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is a columnist for On Being. Her column appears every Friday.

Her newest book, The New Better Off: Reinventing the American Dream, explores how people are redefining the American dream (think more fulfillment, community, and fun, less debt, status, and stuff). Courtney is the co-founder of the Solutions Journalism Network and a strategist for the TED Prize. She is also co-founder and partner at Valenti Martin Media and FRESH Speakers Bureau, and editor emeritus at Feministing.com.

Courtney has authored/edited five books, including Do It Anyway: The New Generation of Activists, and Perfect Girls, Starving Daughters: How the Quest for Perfection is Harming Young Women. Her work appears frequently in The New York Times and The Washington Post. Courtney has appeared on the TODAY Show, Good Morning America, MSNBC, and The O’Reilly Factor, and speaks widely at conferences and colleges. She is the recipient of the Elie Wiesel Prize in Ethics and a residency from the Rockefeller Foundation’s Bellagio Centre. She lives with her partner in life and work, John Cary, in Oakland, and their daughters Maya and Stella. Read more about her work at www.courtneyemartin.com.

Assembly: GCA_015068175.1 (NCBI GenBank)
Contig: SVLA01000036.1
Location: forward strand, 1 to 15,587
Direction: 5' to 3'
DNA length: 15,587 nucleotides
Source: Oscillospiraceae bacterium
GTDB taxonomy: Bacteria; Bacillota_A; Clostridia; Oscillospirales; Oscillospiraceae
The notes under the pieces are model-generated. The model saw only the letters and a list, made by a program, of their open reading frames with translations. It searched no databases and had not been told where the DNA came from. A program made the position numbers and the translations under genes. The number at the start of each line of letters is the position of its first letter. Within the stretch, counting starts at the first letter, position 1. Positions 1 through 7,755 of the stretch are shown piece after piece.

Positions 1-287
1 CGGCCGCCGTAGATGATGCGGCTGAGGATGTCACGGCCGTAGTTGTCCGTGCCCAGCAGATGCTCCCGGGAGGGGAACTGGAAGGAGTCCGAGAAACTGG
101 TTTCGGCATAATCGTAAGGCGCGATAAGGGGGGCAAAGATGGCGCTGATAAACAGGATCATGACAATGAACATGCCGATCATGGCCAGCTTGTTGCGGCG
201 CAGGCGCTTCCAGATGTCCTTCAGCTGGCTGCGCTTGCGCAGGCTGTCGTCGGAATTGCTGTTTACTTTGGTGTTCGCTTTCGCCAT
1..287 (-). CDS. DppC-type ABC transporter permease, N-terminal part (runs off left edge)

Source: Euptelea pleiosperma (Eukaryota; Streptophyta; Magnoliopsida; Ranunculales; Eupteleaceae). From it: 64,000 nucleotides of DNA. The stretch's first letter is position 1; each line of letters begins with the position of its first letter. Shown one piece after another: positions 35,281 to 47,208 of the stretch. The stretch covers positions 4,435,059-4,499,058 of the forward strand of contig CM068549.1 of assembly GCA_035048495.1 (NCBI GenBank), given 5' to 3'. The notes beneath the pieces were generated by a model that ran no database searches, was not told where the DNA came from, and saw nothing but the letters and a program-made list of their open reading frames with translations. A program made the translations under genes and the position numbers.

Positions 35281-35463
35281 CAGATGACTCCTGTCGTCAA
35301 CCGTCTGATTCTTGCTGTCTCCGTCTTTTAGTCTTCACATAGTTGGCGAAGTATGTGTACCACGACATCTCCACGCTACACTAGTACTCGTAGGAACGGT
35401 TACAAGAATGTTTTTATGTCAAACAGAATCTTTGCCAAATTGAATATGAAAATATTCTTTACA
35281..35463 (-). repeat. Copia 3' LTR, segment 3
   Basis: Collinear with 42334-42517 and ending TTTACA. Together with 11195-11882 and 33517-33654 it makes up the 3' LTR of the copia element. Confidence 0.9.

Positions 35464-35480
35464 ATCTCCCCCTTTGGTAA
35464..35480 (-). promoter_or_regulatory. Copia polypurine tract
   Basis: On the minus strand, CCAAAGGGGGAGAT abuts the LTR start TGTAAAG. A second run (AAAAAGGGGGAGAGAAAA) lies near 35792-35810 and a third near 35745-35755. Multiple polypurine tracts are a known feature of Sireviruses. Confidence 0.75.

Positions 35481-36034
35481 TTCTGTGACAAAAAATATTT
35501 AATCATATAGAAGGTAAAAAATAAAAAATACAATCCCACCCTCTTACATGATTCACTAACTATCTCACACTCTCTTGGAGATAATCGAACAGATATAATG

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  • Sue Johnson

    “Maybe Trump is our fall off the horse. He’s woken us up. He’s made us terrifically vulnerable. Maybe, just maybe, our undeniable, collective injury will be the start of something that never otherwise could have healed. Maybe.” Courtney, this is exactly what I keep saying to myself and friends, to help us keep the faith. Most people I know have CERTAINLY woken up and are being vigilant about what is going on in OUR white house, as much as we can…politicians are a sneaky lot, and not just those that reside in the house of white currently. Speaking of currently, there is a bill recently introduced relevant to banning abortion that women need to keep a keen eye on: H.R. 490. Be aware, ladies. Much more than usual.
    As always, thanks for being Courtney, Courtney. My best, SueJ